Over the centuries, the Peranakans have evolved a unique culture that maintains many Chinese traditions, such as celebrating the Lunar New Year and the Lantern Festival, while adopting the customs of the land they settled in, as well as those of their successive colonial rulers. There are traces of Portuguese, Dutch, British, Malay and Indonesian influences in Baba culture. (Wa am i keturunan HANG LI POH???)


The Peranakans were partially assimilated into the Malay culture (especially in food, dress, and language), while retaining some Chinese traditions (religion, name, and ethnic identity), thereby creating a fusion culture of their own. For instance, from their Malay influence, a unique "Nyonya" cuisine has developed using the spices of Malay cuisine (examples are Chicken Kapitan, a dry chicken curry, and Inchi Kabin, a Nyonya version of fried chicken). The women (Nyonyas) have taken to wearing the baju kebaya (a Malay dress, seen most notably as the uniform of Malaysia and Singapore Airlines' female flight attendants). Proposals of marriage were made by a gift of a "pinangan", a 2-tiered lacquered basket to the intended bride's parents brought by a go-between person who will speak on behalf of the suitor. However, most of the Peranakans are not Muslim, and have retained the traditions of ancestor worship of the Chinese; though some converted to Christianity. The wedding ceremony of the Peranakan is largely based on Chinese tradition, and is one of the most colorful and fascinating wedding ceremonies in Malaysia and Singapore. At weddings, the Dondang Sayang, a form of extempore rhyming song in Malay, sung and danced by guests at the wedding party was a highlight. Someone would start on a romantic theme which will be carried on by others, each taking the floor in turn slowly dancing in slow gyrations as they sang, It required quick wit and repartee and often gave rise to laughter and applause when a particularly clever phrase was sung. The melodic accents of the Baba-Nonya and their quaint turns of phrase lend to the charm of this performance.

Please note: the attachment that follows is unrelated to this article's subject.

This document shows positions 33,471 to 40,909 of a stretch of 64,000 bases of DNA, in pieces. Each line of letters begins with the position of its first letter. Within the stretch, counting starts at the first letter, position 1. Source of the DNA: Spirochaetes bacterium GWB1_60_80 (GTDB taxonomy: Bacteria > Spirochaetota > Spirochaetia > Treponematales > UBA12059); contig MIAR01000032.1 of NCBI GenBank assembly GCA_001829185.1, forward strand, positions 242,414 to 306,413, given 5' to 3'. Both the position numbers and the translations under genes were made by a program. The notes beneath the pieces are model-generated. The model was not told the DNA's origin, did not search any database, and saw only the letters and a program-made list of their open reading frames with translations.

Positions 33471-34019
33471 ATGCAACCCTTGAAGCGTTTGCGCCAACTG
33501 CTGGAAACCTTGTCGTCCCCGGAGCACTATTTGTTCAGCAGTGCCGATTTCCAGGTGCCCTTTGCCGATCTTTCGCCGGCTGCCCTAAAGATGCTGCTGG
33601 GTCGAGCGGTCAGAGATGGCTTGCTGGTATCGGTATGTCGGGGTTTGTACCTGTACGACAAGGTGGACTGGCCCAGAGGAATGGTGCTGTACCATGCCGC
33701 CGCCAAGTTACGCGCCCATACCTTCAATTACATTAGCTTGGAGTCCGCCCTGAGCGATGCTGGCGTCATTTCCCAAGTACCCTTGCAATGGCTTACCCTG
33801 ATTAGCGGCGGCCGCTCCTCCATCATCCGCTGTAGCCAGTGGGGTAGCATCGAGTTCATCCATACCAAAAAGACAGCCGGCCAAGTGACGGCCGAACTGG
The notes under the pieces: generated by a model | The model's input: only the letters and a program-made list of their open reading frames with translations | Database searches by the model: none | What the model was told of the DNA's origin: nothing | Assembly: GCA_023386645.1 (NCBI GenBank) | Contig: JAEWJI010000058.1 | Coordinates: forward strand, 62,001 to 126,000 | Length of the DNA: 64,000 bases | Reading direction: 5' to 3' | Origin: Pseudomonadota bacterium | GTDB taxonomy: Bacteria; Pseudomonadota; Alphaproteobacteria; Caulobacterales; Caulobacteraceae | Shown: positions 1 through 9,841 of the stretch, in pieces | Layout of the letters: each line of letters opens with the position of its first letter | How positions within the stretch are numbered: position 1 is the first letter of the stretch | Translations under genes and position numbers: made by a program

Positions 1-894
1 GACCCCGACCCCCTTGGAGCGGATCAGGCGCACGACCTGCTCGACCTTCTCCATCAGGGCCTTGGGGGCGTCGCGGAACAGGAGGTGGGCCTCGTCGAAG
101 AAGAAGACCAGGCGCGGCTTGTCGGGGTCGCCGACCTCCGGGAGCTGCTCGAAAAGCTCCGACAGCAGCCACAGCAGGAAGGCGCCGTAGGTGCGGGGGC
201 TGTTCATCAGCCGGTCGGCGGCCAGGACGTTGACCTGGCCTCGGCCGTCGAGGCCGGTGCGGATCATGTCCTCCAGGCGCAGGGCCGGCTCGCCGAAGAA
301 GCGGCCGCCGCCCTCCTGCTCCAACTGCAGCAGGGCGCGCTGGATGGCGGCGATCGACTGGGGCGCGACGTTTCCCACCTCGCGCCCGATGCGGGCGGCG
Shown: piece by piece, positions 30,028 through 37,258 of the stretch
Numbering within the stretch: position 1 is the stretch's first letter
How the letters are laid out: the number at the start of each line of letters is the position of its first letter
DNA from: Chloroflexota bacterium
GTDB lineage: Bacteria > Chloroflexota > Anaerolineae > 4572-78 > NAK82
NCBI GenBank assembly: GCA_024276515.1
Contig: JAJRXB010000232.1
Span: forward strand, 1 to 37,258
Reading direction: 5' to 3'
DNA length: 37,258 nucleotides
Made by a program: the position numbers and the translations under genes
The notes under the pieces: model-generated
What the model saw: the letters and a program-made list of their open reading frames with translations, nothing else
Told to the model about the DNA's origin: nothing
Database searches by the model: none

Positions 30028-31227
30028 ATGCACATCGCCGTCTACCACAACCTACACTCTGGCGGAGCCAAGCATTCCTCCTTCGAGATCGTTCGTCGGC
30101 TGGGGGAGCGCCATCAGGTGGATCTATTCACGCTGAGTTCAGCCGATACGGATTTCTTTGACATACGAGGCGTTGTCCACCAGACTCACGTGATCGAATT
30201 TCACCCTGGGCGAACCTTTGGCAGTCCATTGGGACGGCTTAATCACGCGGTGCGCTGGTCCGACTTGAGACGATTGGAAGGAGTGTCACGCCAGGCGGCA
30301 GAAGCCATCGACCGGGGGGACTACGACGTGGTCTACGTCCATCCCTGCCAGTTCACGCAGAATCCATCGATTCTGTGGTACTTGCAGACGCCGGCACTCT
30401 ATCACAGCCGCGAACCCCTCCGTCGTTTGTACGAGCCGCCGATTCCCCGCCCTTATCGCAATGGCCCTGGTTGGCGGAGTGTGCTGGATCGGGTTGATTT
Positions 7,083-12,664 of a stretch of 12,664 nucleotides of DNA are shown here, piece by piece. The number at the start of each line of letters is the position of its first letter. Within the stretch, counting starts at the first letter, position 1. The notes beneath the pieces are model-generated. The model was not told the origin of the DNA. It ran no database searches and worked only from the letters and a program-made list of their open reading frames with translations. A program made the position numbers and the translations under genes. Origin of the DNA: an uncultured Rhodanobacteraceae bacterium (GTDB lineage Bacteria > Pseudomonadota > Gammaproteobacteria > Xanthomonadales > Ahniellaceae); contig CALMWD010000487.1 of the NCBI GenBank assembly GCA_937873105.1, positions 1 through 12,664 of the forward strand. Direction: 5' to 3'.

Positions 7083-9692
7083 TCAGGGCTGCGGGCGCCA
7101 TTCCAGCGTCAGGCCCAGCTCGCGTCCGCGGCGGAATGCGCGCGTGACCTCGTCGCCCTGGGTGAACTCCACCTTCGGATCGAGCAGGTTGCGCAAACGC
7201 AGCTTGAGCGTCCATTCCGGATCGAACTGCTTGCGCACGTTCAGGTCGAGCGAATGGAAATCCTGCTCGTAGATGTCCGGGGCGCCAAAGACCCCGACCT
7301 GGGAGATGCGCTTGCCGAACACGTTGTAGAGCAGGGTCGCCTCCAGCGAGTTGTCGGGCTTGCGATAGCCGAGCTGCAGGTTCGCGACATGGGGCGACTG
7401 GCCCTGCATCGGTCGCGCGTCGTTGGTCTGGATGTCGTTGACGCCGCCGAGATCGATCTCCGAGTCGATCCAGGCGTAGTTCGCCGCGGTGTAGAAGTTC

(ALl campur-campur la, chinese, malay, portugis, and so on la...)

My Hope.......

Peranakan culture is disappearing. Without colonial British support for their perceived racial neutrality, government policies in both countries following independence from the British have resulted in the assimilation of Peranakans back into mainstream Chinese culture. In Singapore, the Peranakans are classified as ethnically Chinese, so they receive formal instruction in Mandarin Chinese as a second language (in accordance with the "Mother Tongue Policy") instead of Malay. In Malaysia, the standardization of Malay as Bahasa Melayu — required for all ethnic groups — has led to a disappearance of the unique characteristics of Baba Malay.

(Thats the unique who i am.....So my friend don't keep asking me what is my descendant and dont because of i can talk bahasa melayu fluently and i have dark skin make you all people thinking that i am malay guy! From all the experience i have gone through, first expression when a stranger meet me was thought that i was malay! :S (hate about that man!, even though some time i got benefit for it)


JiNG said...

Waliu~!!! . MCB man.. your english improved so much!!.. and you write like you are doing assignment~!.. wuhahahaha...

i guess you using COPY and PASTE technology rite?? wiuakakakakakakka

write some chinese lar.. we are from china.. wauahhaha

ismeweiwei said...

hohoho.. since you can get benefits for your skin.. don't complaint again la. :)